ek ik pakashogau etek u’yeht’es…

There is nothing new or shocking (to those who know me at all if not well) that I have been a Star Trek fan for as long as I can remember. And while I will not claim to have been to Hell and back, it is probably fair to say that I experienced some trauma during my “formative years”.

I delayed my initial post regarding Leonard Nimoy’s passing by a few days, partly out of respect and partly because I needed time to process. I am still processing. It was his portrayal of Mr. Spock that ironically provided a much younger me with a sense of emotional stability.

The Vulcan way is part of a body of fiction, of course; I do not embrace it as a way of life. It merely informs some of my “navigation”. In all honesty, though I have a lasting affection for Star Trek, it never presented any alien species as a whole and complete culture.

Klingons, it could be argued, are more richly detailed than any others but a ritual-of-the-week and appropriation of Shakespeare makes them just the boldest cypher of the lot. Vulcans run a close second oddly enough. All of the alien cultures started as metaphor and have become stereotypes in their own right.

Within the past few days my ‘processing’ has led to adjusting the schedule of my novels-in-progress. For a very long time I have wanted and needed to write for Vulcans as more than computers on legs from a volcanic desert world.

My very good friend, Leanna Renee Hieber hurried to tell me of Mr. Nimoy’s passing while already rushing between her programming commitments during AnachroCon. She knew what it would mean and took special care to break the news in a kind and gentle way – rather than it coming by way of a stranger’s shouted announcement amid convention chaos. As she made her way to the next panel, I drew a portrait of the actor who played one of my heroes:

image

His final words/Tweet compel: “A life is like a garden. Perfect moments can be had, but not preserved, except in memory. LLAP”

Spock’s people are known for their respect for Infinite Diversity in Infinite Combinations (k’lalatar prkori k’lalatar prnak’lirli) and the IDIC symbol. Gene Roddenberry stated the symbol “has great meaning to all Vulcans”. He indicated that it was somewhat comparable to a religious symbol. Outside of fiction, the symbol itself is 47 years old.

image

Comprehension and embrace of diversity still eludes us. Some efforts at celebration of diversity can cost us opportunities for unity. We still need the IDIC.

If nearly every Vulcan we have ever seen is just like Spock why would they venerate diversity? How could it mean so much to them if they were not natively host to quite a range?

All this to say: a novel concerning Vulcan memory, truth, and culture has moved to top priority – at the urging of Ms. Hieber, who will be coauthor of the work. The working title is “All We Now Hold True“. (In the Vulcan language, that is the title of this blog post. Thanks to Britton Watkins for the translation.)

Please do feel invited to Follow, Like, and/or comment.

Advertisements

Zup-tor vu akarshif

Five years ago, the sudden realization struck me that I did not have Leonard Nimoy’s autograph. Given what his work meant to me, this seemed to be a particularly glaring omission from my collection of meaningful mementos. I became obsessed for the next few hours and first looked up how old he’d become. While wishing that he would be free from the eventual constraints of a mortal life – I soon knew that I did not have much time to have a particular book Mr. Nimoy had authored autographed.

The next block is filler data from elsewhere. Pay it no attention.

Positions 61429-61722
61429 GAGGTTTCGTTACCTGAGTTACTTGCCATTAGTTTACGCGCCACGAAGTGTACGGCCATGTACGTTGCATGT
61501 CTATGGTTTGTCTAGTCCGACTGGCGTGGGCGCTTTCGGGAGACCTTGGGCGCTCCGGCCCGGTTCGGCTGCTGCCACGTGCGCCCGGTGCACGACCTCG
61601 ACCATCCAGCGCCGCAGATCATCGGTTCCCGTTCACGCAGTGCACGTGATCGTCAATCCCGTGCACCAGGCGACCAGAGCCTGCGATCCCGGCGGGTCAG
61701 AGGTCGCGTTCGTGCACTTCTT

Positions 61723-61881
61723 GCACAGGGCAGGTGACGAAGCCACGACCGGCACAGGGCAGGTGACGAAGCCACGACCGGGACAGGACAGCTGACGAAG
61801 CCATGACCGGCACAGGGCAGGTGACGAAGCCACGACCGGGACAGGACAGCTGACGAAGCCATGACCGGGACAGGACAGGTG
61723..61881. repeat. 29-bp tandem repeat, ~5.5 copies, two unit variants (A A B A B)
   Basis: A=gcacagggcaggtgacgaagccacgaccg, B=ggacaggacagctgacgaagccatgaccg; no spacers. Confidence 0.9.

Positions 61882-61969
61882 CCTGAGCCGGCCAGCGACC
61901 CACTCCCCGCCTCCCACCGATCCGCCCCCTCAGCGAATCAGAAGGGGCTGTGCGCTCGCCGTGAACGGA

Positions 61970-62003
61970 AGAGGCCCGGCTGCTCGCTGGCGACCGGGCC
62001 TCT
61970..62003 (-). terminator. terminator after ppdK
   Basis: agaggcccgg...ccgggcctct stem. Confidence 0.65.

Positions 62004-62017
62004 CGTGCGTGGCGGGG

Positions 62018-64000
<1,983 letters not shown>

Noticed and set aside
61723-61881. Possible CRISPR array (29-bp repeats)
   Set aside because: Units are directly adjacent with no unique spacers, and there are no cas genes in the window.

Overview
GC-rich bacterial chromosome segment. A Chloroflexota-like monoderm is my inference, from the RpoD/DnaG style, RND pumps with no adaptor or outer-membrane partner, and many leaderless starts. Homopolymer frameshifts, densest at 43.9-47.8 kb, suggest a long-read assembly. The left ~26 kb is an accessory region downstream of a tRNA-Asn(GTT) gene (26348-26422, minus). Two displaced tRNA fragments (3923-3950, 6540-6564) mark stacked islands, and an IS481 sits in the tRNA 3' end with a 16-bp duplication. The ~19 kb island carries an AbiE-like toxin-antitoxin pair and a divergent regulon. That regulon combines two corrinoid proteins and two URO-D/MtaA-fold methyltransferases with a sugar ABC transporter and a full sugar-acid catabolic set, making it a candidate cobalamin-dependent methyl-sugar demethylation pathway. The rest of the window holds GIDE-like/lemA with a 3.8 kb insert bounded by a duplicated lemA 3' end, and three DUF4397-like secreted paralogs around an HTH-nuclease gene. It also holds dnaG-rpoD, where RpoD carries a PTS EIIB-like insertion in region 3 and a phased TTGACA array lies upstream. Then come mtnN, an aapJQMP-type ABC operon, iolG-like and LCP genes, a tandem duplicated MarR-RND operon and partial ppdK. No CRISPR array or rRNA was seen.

Ascertaining if, how, where, when and in what conditions he might be in range of my attendance became an obsession. In the end I did, in fact, get my copy of “I am Spock” signed by one of my heroes – quite probably my first hero – and was able to thank him for his work. He did tell me, “You’re welcome.”

Now he has passed and I am deeply apologetic if this posting is how anyone learns of the news. It was, of course, chiefly Spock that made his career meaningful to me. I was still of single-digit age when I realized something about life – or at least living one – did not make logical sense. I could not define the problem nor solve it. Fictional Spock was not able to explain the situation to Young Me but he did become a role model in how I might handle emotions (my own and those of others) along with handling the irrationalities of this planet’s carbon unit infestation.

I don’t mean to suggest that I adopted Vulcan ways as my own. But I do have what I consider to be a rather unique perspective on what “being a Vulcan” would mean were they not a fictional race. I have long suspected other fans of things-Vulcan might consider my views heretical. Nonetheless, it was an incredibly ironic day when I learned Mr. Nimoy was no longer with us. I still don’t know how to process it entirely nor am I sure how long that may take. I found it helpful to find a quote from the end of The Wrath of Khan. Kirk’s son tells his father, “You knew enough to tell Saavik that how we face death is at least as important as how we face life.”

Dr. McCoy, later in the same film, says, “He’s not really dead. As long as we remember him.”

As I more fully invest myself in the writing career I have long-dreamt of, I do hope to have the opportunity to write at least one novel concerning Vulcans. The story does treat on the above mentioned “heresy” – and then I guess I’ll see how other fans may react.

Vaksurik rom-halan, Spock. Vaksurik rom-halan, Mr. Nimoy. I’wak mesukh-yut t’on.

The above – in Vulcan, of course – could be transliterated as, “I wish you a beautiful farewell, Captain Spock. I wish you the same, Leonard Nimoy. Time is not a single straight road.” The present is the crossroads of past and future.